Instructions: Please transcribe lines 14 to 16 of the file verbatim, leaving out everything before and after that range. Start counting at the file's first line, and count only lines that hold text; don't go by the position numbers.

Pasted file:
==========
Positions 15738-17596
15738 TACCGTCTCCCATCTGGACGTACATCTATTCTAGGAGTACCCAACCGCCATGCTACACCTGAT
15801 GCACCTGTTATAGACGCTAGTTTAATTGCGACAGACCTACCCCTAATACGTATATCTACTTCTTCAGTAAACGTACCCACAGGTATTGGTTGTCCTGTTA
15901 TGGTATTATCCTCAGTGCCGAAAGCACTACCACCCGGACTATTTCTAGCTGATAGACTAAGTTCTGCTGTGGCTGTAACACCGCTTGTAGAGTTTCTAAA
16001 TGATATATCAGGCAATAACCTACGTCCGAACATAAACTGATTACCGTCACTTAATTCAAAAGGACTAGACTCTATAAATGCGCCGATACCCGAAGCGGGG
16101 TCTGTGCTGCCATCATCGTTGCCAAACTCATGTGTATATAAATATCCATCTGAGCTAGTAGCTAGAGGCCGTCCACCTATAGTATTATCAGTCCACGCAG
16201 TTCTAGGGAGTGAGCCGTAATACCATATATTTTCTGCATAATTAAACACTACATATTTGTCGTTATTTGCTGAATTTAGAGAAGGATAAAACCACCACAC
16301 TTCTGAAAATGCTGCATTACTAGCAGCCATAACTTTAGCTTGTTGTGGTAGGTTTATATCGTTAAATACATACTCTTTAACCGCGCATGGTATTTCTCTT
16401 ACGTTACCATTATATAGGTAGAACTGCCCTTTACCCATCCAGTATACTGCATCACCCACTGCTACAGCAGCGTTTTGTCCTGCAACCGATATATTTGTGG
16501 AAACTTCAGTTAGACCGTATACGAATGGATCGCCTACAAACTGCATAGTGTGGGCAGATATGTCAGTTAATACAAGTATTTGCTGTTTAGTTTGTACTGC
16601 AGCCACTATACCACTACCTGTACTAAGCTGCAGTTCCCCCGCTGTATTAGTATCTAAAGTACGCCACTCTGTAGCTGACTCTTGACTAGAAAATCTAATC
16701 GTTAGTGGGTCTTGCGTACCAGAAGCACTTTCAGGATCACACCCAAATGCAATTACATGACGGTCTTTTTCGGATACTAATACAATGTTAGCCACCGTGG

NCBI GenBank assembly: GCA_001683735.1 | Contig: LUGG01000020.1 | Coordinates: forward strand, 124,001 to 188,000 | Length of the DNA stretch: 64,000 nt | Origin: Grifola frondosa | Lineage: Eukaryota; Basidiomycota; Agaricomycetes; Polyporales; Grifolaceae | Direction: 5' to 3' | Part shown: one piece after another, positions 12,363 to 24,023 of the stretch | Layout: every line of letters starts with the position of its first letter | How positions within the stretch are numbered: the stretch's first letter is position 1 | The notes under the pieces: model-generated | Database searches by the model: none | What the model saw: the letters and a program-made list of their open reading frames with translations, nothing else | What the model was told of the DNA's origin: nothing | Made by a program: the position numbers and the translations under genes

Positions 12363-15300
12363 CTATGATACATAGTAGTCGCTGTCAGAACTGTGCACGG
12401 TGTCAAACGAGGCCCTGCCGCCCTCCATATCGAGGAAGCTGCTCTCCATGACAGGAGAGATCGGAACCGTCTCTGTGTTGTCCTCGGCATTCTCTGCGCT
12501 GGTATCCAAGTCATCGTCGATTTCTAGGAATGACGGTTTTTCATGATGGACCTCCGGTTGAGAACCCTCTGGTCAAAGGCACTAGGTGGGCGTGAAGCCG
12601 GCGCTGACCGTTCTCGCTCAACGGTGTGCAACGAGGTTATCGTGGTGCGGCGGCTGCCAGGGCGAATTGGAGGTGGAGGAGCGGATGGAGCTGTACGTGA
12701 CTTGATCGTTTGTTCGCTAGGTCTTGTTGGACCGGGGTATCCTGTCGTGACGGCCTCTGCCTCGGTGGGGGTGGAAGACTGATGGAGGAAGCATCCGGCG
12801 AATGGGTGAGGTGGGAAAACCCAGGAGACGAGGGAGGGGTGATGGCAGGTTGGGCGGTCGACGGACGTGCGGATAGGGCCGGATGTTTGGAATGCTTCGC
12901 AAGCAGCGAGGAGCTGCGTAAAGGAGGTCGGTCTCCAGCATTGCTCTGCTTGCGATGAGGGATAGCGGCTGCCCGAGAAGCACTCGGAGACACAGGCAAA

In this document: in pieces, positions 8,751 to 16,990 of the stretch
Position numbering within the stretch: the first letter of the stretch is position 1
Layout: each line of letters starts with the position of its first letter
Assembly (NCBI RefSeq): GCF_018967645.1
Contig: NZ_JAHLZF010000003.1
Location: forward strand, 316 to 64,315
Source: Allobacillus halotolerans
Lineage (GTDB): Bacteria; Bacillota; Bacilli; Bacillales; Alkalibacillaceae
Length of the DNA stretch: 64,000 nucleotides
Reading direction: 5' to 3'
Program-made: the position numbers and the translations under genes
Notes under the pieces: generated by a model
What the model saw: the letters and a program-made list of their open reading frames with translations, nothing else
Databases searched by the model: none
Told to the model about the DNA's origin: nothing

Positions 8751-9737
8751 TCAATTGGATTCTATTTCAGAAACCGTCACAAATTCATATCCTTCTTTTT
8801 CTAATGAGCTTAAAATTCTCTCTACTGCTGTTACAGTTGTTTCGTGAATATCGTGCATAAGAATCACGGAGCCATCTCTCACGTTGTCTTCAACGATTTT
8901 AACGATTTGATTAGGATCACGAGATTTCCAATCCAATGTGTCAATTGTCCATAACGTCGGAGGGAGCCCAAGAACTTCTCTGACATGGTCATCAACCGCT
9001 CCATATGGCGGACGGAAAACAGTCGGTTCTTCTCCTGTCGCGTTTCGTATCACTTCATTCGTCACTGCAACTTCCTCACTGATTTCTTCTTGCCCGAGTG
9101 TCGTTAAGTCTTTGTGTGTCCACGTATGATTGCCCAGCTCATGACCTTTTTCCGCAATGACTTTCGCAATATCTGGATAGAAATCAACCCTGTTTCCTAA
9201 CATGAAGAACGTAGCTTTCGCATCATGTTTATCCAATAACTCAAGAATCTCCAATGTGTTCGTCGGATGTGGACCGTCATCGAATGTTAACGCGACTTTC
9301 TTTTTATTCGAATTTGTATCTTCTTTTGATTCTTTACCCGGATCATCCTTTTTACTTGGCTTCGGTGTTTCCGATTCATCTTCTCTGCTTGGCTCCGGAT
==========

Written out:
Positions 12363-15300
12363 CTATGATACATAGTAGTCGCTGTCAGAACTGTGCACGG
12401 TGTCAAACGAGGCCCTGCCGCCCTCCATATCGAGGAAGCTGCTCTCCATGACAGGAGAGATCGGAACCGTCTCTGTGTTGTCCTCGGCATTCTCTGCGCT